JOAN’S SECRET TO A LONG LIFE

A BANGOR woman is expecting her fourth telegraph from her second monarch as she reaches the ripe old age of 107 tomorrow.

Joan Urquhart already has three telegrams from the late Queen Elizabeth – marking her 100th, 105th and 106th birthdays – and is looking forward to receiving another from King Charles.

The former home economics lecturer is understood to be one of Northern Ireland’s oldest centenarians.

And the secret of her longevity? Keeping her mind active, she confirmed.

Her daughter Alison says it’s the daily crossword puzzle that helps keep her grey cells and body in good shape.

“She still does the Guardian crossword every day,” Alison said. “She gets it delivered and just lives for it.”

“Physically, she is in good health and has no major health problems and she’s mobile on a rollator but her short-term memory isn’t great but that’s to be expected, I suppose.”

Joan’s life – even into her 80s – reflects that innate compunction to stay active and astute.

“She did an A-level in German in her 80s at Bangor Tech,” she said. “She was also a keen writer, belonging to a creative writing group in Bangor and she used to have a workshop in the garden, with saws and the like, and used to make tables and this and that, always useful things.”

Joan travelled extensively in her younger years, as far as Australia, and upon retiring she moved to Bangor and ran a B&B until she was in her 80s.

Born in Dublin in 1916, her family moved to Belfast in 1922, where her parents were originally from. Joan attended Victoria College and later teacher training college in England, before returning to Northern Ireland to teach at Garnerville, when it was a domestic science college.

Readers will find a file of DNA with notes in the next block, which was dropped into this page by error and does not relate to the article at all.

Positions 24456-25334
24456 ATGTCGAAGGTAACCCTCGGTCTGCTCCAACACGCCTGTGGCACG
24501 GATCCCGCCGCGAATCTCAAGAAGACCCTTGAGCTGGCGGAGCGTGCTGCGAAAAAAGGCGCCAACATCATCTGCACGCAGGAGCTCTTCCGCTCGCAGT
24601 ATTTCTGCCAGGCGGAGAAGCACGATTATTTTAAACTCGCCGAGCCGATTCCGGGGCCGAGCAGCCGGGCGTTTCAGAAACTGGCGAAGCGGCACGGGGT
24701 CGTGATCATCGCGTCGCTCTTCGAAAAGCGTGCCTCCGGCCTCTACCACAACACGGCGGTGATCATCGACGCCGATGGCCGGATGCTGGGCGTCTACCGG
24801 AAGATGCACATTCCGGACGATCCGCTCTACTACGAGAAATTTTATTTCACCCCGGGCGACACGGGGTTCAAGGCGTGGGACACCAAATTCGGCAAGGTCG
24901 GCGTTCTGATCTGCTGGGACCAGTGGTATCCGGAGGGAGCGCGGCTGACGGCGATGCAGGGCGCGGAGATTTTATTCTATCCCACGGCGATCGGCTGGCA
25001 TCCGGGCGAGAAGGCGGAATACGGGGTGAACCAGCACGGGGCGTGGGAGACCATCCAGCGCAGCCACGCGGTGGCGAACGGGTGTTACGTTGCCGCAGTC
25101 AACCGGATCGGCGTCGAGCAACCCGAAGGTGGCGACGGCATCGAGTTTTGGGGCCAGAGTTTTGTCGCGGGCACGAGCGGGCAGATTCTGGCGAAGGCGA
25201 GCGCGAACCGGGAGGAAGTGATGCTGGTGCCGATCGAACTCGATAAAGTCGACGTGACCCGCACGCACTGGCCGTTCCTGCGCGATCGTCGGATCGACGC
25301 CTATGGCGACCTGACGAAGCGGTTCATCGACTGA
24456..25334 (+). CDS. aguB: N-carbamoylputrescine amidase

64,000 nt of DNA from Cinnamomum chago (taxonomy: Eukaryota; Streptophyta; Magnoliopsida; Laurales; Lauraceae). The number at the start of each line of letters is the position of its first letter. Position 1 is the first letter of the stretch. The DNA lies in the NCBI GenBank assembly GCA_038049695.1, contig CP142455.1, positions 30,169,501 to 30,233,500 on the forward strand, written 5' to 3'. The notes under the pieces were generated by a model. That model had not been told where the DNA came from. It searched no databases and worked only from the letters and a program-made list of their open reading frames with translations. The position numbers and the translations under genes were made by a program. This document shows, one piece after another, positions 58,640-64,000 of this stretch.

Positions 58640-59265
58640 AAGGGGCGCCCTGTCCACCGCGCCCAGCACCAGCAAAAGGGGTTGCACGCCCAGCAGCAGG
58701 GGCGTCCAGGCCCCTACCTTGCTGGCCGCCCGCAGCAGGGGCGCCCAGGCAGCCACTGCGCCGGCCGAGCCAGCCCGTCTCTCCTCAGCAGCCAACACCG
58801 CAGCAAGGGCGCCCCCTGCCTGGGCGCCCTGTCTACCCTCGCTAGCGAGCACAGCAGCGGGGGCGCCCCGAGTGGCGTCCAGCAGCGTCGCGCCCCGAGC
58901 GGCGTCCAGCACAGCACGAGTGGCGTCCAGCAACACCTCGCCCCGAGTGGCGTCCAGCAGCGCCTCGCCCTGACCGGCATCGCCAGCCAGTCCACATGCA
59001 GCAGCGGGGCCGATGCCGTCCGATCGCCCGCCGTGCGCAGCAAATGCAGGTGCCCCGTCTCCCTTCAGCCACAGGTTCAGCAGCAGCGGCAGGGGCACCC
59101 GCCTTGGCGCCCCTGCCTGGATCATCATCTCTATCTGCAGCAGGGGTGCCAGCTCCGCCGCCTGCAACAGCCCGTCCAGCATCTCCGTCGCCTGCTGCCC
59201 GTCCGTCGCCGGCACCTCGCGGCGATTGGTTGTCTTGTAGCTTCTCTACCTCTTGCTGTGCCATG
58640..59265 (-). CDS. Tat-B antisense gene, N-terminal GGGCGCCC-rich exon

Later, she lectured in what was by then known as home economics, at Jordanstown when it was still a polytechnic, which was during the height of the Troubles, Alison recounted.

Joan married Alison’s late father, William Hamilton Urquhart, a Scotsman who survived the German U-boat sinking of the Lusitania, in 1915, when over 1,000 people died.

“He was in the army and was on the doomed ship but was on the deck and was able to swim so was picked up. He was sent to Northern Ireland for some R and R and that’s when my mum and dad met, in Belfast, at Balmoral golf club.”

Together they had four children, Margaret, who has since sadly died, Judith, Donald and the youngest, Alison. With her father continuing in the army, they lived for a time in Germany and Cyprus.

Last year Joan was treated to afternoon tea at Hillsborough Castle to celebrate her landmark 106th birthday along with a trio of other elderly women, when she got to try on a tiara belonging to the late Queen Elizabeth.

Alison said her mother received €2,500 euros from the Irish Government – a standard gift for those who reach 100 and born on the island of Ireland.

“That paid for the party at Clandeboye Lodge,” she quipped.

“Every year since, she has received a commemorative coin and nice letter from Mr Higgins,” she said, referring to Irish president, Michael D Higgins.

Today, Joan spends her golden years at Abbeyfield independent supported living, overlooking Ballyholme Bay, enjoying time with fellow residents.